Be Patient And Positive - The potty training process will test your patience and your attitude. You must remain patient knowing that your child will learn how to use the toilet on their own through positive reinforcement. Avoid punishing your child if they have an accident and direct them to the toilet instead, as soon as possible. Having a positive attitude will transfer to your child and you will be rewarded with positive results.


When you and your little one follow these simple tips you will find the entire potty training process a whole lot less stressful and bunches more successful.

Happy potty learning!

Steph Evans

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Monday, April 22, 2013

Eight Simple Tips for Potty Training Your Toddler


Getting your toddler to perform toileting independently is a welcome milestone for any parent. Few of us want to be changing diapers much past the child's second birthday. However, children vary greatly in their adoption of the potty routine which is influenced by a child's innate ability, aptitude and maturity. However, there several tips and techniques you can use to hasten the blessed day when your toddler says: "Mommy, I did potty by myself".


Get your child ready - explain to your child that it's time to do "pee-pee" and "poo-poo" in the potty. Promote the benefits of being trained such as no more diaper rash, interruptions for diaper changing, being clean and dry. Discuss training as an important stage of growing up.

Make it fun - first and foremost, make this a game. Children will naturally resist anything which is not framed as a fun learning experience. Use play, music, toys, and stories as part of the experience to keep the child from getting bored or distracted.

Create a ritual - try to make the experience repeatable so your child knows what to expect each time and gets into the routine of sitting and staying on the potty.

Use props - use of books, toys, videos and music all help create an atmosphere of fun and enjoyment which is so essential.

Time it right - Try repeating the process every hour for 2 to 4 minutes. If you can do this close to times your child usually has a bowel movement or urination, such as just after a meal, even better.

Be prepared - If you are traveling or away from home, bring a folding, plastic adapter ring that fits onto an adult toilet seat is useful. Extra tissue and wipes will be useful in bathrooms that are short on supplies.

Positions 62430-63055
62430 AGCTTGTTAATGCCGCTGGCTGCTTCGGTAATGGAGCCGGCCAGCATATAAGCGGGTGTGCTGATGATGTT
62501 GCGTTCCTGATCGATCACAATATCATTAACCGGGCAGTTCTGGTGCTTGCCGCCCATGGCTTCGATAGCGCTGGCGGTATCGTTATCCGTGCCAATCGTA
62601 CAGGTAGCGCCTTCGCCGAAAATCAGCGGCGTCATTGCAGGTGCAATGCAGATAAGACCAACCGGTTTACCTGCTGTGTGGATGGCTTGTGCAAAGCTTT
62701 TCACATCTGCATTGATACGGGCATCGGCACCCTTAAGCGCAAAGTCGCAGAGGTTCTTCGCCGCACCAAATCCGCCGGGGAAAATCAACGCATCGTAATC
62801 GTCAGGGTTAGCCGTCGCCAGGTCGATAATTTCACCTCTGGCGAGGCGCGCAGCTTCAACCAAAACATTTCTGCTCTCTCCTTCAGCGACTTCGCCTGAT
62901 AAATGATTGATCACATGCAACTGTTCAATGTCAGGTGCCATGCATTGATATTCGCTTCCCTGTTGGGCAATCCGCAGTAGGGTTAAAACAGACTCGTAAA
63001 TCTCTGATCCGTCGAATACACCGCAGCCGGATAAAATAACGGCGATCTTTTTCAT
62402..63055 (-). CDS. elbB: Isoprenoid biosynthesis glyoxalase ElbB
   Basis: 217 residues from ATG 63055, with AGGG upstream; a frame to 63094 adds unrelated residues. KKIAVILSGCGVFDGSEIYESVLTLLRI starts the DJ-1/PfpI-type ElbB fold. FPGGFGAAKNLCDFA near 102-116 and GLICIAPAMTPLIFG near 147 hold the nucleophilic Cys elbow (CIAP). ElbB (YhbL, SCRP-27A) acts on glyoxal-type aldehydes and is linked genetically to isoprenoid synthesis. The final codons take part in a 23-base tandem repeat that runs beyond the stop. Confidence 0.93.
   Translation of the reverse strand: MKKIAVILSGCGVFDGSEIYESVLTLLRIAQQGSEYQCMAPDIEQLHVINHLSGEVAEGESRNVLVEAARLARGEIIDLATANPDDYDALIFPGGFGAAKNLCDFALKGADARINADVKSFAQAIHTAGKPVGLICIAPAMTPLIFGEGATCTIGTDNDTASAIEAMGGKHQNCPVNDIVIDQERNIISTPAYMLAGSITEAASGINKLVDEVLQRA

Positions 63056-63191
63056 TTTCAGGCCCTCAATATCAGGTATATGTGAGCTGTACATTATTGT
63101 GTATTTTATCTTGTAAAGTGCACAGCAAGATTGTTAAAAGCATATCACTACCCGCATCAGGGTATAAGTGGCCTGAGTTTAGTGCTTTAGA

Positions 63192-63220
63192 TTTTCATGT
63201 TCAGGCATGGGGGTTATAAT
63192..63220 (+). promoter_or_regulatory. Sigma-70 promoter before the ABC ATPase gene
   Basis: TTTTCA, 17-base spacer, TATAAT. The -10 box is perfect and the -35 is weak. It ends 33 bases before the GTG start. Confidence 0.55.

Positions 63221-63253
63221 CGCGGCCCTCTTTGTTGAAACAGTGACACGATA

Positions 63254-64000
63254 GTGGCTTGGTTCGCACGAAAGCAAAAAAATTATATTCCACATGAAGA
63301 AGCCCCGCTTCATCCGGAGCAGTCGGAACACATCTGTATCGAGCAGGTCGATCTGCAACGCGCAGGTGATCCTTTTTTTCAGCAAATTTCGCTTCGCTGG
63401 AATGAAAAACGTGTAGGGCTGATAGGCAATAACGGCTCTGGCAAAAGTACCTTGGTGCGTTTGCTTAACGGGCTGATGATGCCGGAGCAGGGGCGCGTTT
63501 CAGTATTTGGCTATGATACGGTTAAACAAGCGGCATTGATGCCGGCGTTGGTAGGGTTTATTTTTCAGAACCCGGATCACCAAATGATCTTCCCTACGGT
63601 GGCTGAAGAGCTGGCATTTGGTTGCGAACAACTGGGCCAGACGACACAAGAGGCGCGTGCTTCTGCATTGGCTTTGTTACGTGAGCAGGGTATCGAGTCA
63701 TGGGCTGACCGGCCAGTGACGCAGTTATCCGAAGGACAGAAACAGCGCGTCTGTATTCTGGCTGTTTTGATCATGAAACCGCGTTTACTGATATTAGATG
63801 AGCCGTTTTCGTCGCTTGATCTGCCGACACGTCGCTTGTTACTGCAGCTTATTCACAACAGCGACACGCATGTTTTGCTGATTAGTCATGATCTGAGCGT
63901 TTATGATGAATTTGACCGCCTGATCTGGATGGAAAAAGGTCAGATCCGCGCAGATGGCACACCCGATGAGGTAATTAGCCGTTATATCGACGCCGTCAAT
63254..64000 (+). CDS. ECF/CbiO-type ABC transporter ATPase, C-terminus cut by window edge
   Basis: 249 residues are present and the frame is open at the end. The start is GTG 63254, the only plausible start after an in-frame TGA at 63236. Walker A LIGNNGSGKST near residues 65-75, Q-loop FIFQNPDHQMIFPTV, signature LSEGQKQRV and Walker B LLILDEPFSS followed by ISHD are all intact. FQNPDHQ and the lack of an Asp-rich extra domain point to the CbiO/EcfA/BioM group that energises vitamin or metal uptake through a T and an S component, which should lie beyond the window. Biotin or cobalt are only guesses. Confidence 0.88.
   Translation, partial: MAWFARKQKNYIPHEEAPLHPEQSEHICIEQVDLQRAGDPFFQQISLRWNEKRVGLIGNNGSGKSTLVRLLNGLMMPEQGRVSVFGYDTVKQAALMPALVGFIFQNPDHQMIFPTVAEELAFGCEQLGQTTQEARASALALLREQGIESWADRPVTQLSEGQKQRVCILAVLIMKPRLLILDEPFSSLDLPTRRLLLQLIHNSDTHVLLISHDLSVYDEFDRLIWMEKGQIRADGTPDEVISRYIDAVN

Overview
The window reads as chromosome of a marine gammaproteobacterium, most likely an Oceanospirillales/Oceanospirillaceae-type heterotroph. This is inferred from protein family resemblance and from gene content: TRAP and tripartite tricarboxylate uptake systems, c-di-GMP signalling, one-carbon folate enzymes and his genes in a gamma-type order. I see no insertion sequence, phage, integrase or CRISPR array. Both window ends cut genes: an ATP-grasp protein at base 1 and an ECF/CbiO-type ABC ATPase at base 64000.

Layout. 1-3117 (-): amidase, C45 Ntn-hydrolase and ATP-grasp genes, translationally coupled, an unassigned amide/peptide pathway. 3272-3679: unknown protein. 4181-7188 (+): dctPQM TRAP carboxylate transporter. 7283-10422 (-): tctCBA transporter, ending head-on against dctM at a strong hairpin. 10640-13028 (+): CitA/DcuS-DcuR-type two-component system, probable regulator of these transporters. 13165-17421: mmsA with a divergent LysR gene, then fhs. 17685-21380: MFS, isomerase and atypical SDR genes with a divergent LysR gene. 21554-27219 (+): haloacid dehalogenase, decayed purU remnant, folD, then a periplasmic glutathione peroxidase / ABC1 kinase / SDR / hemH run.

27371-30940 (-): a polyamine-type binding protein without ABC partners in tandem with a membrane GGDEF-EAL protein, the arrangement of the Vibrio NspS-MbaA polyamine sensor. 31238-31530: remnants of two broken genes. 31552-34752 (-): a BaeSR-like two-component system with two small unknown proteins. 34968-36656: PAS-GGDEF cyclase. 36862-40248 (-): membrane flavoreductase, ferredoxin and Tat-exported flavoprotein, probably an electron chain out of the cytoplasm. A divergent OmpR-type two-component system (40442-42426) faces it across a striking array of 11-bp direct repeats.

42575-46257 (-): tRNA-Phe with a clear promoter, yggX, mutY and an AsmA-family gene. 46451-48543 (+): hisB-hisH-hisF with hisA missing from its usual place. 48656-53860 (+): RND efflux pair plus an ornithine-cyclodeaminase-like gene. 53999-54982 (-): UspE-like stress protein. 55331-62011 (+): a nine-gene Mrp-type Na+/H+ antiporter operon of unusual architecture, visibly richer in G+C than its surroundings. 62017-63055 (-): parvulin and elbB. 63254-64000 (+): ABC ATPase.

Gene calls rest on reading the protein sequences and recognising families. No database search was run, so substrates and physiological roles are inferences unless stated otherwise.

Give praise - give you child social praise for sitting on the potty patiently or for staying dry. If the potty routine is successful, consider some reward (e.g. special prize, book or foods) that are especially valued.

Show your child how to clean up - demonstrate how to wash hands and dry hands on a towel.


Remember that training you child takes patience and perseverance. Staying on task and being consistent send an important message to your child. Above all, don't let your child feel forced. It's important to keep the whole experience fun and enjoyable for the best results.

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Saturday, April 20, 2013

8 Tips For Getting Your Toddler To Sleep


Getting your toddler to sleep can be a difficult task sometimes. I want to share some quick and easy tips with you in this article. I hope you find them helpful.

#1. Active Daytime. Toddlers are full of energy. Make sure they have plenty of play time during the day. Let them tire themselves out so that by bedtime they will be ready for sleep.

#2. Avoid sugary foods and drinks. Sugary foods, especially in the evening can keep your toddler awake. Even fruit can be a no go when it's getting near bed time. Watch what you give your child to drink. Make sure it's nothing sugary. This benefits their health in general and it will make going to bed so much easier.

#3. Regular naps. Regular naps are essential for toddlers. If your child is on a regular napping schedule they won't be over tired come night time.

#4. Comfort object. Toddlers need to feel safe and secure to be able to go to sleep. Make sure their special stuffed animal or blanket is close by at night to keep their fears at bay.

#5. Bedtime Routine. Having a regular bedtime routine that is strictly followed can help get your toddler to sleep. Once you've had dinner, you can give them a bath. This is relaxing and can get your toddler ready to go to sleep soon. Follow this with brushing their teeth and getting their pajamas on. Tuck your child into bed and read them a story. Sticking to a routine is so important. Don't extend bath time or read them more than one or two stories. Now it's time to get them to sleep. Reassure them that they're safe and you are close by if they need you.